Dear Running Man,
You came along when I was slaving away at a job in which each day felt like a tour through every layer of Dante's Inferno. You were like a breath of fresh air rushing through lungs that were drying out from ten hours a day in hell. You taught me to relax. You taught me there was more to life than work, work, work. You assured me that it was OK and even noble to enjoy life.
You seemed to live life so well. "He seems so calm, so happy, so Zen," I thought to myself, "whereas I'm always frantic and stressed." Looking around at the stacks of reports and screen full of unanswered work emails that made up my life, I realized that my long hours in the eternally 23 degrees celsius office had robbed me of the knowledge of even what season it was outside. I decided you, with your carefree manner, jovial laugh and long nights spent bonding with friends, had a better way. Almost spiritual.
I learned a lot from my time with you. I learned to live in the moment. I learned to put friends ahead of meetings. I learned that an extra hour of intimate late night conversation is well worth being tired the next day. I learned to leave work behind when I exit the office.
But the biggest lesson I learned is that you're not the deep, spiritual, life-embracing man I thought you were. You're just a scared little boy.
Your call for another round of drinks may seem to everybody else simply merrymaking but I've learned it's a way for you to numb whatever is hidden deep inside. Staying out with the boys for just a little longer is a way to avoid being alone, and later, avoid dealing with problems at home. Your disdain of being tied to an office, or any job, isn't a noble rejection of "evil corporate culture," it's a refusal to acknowledge that there are responsibilities in life.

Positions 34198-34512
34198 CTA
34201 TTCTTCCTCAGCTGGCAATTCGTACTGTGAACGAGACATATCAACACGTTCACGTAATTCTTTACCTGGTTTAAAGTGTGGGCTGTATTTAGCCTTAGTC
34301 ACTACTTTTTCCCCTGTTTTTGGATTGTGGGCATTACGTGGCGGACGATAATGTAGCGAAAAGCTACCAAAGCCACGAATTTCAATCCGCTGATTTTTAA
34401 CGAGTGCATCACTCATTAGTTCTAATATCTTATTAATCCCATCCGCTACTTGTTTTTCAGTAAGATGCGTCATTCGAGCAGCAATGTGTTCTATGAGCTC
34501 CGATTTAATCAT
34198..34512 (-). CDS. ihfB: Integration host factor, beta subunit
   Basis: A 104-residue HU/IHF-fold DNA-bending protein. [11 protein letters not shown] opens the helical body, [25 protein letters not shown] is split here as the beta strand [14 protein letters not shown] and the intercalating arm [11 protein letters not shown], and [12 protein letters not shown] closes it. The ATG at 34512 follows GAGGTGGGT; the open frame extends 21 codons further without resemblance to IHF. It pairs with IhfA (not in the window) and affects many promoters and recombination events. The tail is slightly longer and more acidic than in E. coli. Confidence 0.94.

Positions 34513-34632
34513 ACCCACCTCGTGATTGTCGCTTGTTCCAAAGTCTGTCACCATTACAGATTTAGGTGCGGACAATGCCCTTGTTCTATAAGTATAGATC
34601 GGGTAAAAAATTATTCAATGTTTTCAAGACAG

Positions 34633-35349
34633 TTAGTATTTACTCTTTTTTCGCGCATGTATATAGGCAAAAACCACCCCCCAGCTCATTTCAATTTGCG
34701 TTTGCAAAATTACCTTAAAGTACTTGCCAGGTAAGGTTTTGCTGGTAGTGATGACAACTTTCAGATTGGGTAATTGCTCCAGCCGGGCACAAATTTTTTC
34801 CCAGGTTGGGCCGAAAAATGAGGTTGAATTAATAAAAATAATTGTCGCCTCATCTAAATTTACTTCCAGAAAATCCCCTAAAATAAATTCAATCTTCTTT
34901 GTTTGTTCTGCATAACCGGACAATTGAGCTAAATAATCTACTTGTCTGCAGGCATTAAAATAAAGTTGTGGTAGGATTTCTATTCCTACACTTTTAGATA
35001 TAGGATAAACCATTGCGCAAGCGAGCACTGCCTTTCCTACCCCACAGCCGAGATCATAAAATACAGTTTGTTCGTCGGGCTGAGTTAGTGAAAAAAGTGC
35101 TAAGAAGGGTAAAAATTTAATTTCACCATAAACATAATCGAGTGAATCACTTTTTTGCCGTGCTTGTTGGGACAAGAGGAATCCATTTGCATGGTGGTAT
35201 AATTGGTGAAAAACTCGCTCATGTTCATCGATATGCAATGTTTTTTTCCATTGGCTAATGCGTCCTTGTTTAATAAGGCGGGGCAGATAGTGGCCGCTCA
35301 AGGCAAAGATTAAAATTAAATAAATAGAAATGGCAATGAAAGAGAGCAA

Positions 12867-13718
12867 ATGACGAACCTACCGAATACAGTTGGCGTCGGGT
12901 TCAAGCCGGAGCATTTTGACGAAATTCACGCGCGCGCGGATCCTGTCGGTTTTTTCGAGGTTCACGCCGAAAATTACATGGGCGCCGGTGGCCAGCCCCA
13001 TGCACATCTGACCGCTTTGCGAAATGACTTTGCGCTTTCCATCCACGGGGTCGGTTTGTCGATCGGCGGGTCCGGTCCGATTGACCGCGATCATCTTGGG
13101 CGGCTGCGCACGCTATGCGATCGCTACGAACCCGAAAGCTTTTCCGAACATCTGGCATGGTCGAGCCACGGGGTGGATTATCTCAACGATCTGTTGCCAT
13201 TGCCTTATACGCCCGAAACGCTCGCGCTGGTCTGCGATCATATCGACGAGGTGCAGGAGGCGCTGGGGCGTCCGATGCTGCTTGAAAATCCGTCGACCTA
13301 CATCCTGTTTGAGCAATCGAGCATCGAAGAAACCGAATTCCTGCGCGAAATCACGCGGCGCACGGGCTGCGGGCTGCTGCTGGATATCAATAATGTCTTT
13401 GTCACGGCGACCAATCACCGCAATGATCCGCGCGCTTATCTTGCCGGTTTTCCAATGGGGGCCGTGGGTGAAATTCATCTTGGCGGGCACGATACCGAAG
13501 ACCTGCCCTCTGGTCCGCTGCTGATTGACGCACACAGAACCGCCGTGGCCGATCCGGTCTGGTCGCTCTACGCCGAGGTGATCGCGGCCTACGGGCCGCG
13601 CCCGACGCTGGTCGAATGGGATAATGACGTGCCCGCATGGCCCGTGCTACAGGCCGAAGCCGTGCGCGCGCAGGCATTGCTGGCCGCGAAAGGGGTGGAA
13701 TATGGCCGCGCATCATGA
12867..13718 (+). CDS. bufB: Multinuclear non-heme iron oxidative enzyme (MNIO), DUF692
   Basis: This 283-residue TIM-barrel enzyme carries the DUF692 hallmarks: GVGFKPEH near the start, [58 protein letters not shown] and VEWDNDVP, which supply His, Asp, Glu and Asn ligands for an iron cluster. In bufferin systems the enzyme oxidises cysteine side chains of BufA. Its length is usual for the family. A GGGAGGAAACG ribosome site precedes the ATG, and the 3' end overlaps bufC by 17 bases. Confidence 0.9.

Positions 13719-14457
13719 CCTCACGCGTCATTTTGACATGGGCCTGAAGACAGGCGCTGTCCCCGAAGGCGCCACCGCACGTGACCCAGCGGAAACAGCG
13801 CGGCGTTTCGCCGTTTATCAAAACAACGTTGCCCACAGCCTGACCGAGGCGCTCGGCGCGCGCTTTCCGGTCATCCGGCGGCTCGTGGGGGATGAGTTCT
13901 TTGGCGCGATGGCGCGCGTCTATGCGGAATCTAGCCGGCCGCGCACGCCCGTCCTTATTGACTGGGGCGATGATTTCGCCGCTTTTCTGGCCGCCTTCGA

I admired the way you seemed to embrace life. But life consists of more than just what's happy, easy and carefree. Truly embracing life means accepting the difficulties as well. It means recognizing that there are obligations to fulfill, bills to pay, arguments to work through, illnesses to battle, jobs to lose and jobs to gain, hard times to comfort one another through, unexpected circumstances to contend with and problems to solve. It means recognizing that a fulfilling life is not handed to you on a platter but something you work to create.
You're quite the traveler. The pins upon the world map you have on your wall, marking where you've been, are so many that if I squint a little, the numerous metallic pintips blur the whole paper into a sheet of gray. But you don't travel just to see new places. You travel to run away from an old place whenever the realities of life catch up there.
I have no doubt what you will do. Another place. I've already heard you mention the plans. And don't think I haven't heard the rumors of the lovely new travel partner. It doesn't matter. Real men don't hide by roaming distant streets or finding comfort in another's arms. Real men stay and embrace all that life offers-the good, the bad, the easy, the difficult.
They say you can run but you can't hide. I don't think that's true. You've been doing both successfully for so long. But if you ever stop running for just a moment and look around, you'll find that all you have are quirky travel stories, boxes filled with pictures of exotic lands, a map punctured with holes, but nobody real to hold while you stand still.